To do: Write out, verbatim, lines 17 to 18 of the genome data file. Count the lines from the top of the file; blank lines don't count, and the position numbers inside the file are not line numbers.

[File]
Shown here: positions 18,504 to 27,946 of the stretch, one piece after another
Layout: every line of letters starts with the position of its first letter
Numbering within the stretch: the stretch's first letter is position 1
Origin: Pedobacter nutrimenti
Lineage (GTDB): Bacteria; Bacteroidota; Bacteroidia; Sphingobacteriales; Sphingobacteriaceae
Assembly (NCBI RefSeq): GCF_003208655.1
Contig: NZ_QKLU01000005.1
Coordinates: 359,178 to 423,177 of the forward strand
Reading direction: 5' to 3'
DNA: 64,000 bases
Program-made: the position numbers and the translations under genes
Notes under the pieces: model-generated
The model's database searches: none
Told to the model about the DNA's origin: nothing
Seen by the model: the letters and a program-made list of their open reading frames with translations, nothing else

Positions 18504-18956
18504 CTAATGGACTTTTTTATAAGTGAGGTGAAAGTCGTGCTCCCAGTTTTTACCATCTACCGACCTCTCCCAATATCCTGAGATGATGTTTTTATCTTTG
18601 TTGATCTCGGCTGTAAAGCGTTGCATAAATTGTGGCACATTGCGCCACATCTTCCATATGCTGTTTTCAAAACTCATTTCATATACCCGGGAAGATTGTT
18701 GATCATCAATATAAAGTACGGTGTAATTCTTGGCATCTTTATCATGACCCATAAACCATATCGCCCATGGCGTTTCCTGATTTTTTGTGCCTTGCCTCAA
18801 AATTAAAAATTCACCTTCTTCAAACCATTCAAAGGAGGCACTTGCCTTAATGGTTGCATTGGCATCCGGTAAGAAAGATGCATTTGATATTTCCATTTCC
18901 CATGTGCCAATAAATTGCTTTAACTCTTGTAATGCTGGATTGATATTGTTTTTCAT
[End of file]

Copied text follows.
18504 CTAATGGACTTTTTTATAAGTGAGGTGAAAGTCGTGCTCCCAGTTTTTACCATCTACCGACCTCTCCCAATATCCTGAGATGATGTTTTTATCTTTG
18601 TTGATCTCGGCTGTAAAGCGTTGCATAAATTGTGGCACATTGCGCCACATCTTCCATATGCTGTTTTCAAAACTCATTTCATATACCCGGGAAGATTGTT